What is the origin of Electro House

History: Deep House - a term in transition

Deep house. The doorbell rings at this keyword. From the electro-savvy to the casual radio listeners, deep house has become a household name for many. Hardly any genre from the techno / house cosmos has enjoyed such popularity and such immense growth in recent years. With its rapid expansion, however, came the problem that the term as such became increasingly vague.

The history of electronic music goes back a long way and includes numerous artists, genres and varieties. In this section we want to bring you closer to individual historical aspects and put them in the context of current techno and house music. In each article in the 'History' series, we delve into a specific point in time or genre in order to make the history of electronic music more tangible.

What is deep house anyway?

If you ask this question across generations and scenes, very different answers are given and tracks are played that have little in common. The deep house in the panorama bar will sound completely different from a deep house party in the Go Parc. Nevertheless, you can find enthusiastic fans of the genre at both locations who have a clear idea of ​​deep house and its sound. Over the years since its inception, the term has taken on more and more forms and has been embedded in ever new contexts.

For purists and contemporary witnesses, one thing is clear: Deep House, that is Chicago on the threshold of the 90s, mixed with something New York and Detroit. Another group currently locates the genre in Europe. Names like Âme, Solomun or keineusik are used here. The majority of the audience (the group outside the scene), however, knows deep house from the radio. Wankelmut, Klangkarussell, Bakermat or Robin Schulz should be mentioned here.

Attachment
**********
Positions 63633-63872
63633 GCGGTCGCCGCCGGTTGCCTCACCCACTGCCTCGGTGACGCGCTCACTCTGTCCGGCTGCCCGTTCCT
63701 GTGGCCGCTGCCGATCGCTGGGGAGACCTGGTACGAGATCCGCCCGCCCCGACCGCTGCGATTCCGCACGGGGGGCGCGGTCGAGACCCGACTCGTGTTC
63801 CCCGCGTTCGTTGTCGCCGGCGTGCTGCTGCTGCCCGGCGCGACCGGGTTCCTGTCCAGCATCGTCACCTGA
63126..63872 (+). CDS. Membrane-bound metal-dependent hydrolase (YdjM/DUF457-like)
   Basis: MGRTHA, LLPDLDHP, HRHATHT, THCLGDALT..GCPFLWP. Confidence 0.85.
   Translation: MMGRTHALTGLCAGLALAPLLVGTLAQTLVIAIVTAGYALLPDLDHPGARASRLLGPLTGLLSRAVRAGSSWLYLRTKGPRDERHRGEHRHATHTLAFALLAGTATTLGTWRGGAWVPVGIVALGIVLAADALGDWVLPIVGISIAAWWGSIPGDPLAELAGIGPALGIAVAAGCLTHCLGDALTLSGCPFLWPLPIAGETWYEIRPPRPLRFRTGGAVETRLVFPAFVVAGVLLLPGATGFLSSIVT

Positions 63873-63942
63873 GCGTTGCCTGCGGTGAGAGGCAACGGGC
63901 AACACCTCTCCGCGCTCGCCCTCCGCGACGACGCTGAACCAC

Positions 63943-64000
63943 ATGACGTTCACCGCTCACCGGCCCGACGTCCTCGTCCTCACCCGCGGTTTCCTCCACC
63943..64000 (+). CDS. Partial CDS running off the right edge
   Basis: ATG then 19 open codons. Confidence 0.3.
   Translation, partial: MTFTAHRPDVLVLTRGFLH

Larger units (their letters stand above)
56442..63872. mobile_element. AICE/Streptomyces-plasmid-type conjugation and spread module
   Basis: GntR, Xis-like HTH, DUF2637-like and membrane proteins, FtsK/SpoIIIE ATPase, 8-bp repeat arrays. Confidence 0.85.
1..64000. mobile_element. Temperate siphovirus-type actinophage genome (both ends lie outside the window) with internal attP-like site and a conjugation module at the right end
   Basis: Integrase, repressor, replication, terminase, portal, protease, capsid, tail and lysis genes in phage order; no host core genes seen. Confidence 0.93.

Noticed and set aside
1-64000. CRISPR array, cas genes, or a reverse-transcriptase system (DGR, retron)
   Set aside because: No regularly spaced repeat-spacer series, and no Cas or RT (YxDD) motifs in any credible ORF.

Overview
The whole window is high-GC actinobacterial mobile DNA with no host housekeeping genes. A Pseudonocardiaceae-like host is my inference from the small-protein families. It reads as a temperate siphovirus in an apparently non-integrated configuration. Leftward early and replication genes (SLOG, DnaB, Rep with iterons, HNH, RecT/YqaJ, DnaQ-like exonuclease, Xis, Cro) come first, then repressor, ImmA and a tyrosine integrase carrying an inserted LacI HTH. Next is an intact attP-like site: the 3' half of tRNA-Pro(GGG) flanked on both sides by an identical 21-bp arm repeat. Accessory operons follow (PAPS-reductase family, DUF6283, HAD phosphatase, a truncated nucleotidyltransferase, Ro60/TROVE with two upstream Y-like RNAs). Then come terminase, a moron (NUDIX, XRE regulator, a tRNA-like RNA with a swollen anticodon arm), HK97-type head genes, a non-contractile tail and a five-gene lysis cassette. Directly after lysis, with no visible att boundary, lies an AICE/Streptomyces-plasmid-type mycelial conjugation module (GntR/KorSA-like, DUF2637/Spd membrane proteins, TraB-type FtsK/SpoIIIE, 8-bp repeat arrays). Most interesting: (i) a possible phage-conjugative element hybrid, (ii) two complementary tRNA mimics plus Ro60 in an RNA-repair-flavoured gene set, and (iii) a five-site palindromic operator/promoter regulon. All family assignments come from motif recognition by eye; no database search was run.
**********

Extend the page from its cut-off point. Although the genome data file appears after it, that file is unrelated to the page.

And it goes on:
So how do we deal with this mass of different views and bring order to the chaos? There are now some explanations, but these do not do justice to the whole phenomenon. In order to approach these approaches, however, a basic overview of the development and difference of the various deep house styles is required. The history of the genre has of course not always been linear and can hardly be mapped in the details, but Deep House can be roughly divided into three different phases:

1. The beginning - The Chicago, New York, Detroit axis

The beginning of deep house is generally dated back to 1986. In Chicago around this time, house rose from disco and funk music. In addition to pioneers such as Frankie Knuckles or Marshall Jefferson, a certain Larry Heard aka Mr. Fingers (or together with the singers Robert Owens and Ron Wilson as Fingers Inc.) also attracts attention. With his track "Can You Feel It" he is still considered the founder of deep house.



In contrast to other contemporary house productions, e.g. by Marshall Jefferson, Larry Heard impresses with special peculiarities: the leisurely pace, the jazzy sound and the idiosyncratic harmonic aesthetics created by pitching the sampled chords (a chord is in the same position pitched to different pitches, leaving the diatonic space), are characteristic of this form of deep house to this day. In the following years the style spilled through the USA and found new artists in New York and Detroit who took up, processed and changed the genre. At the beginning of the 90s, Kerri Chandler appeared on the scene, his idea of ​​deep house, which mingled with New York's Garage House, became internationally known and Chandler is still considered one of the greatest deep house artists.



In the mid-90s, Detroit also got two of the most famous deep house producers in Theo Parrish and Moodymann. The Chicago-born Parrish with his strong connection to jazz and Moodymann with his penchant for idiosyncratic sampling each bring a new approach to deep house. Both share their complexity, which they add to the genre. They break with the usual four to the floor, occasionally make use of Detroit techno and play with song structures. Their tracks vary from groovy-catchy to bulky. Despite their playfulness and independence, they almost always remain true to their roots in their work. Soul samples, jazz harmonies and black culture pervade their entire discography, connecting them to the origins of house music.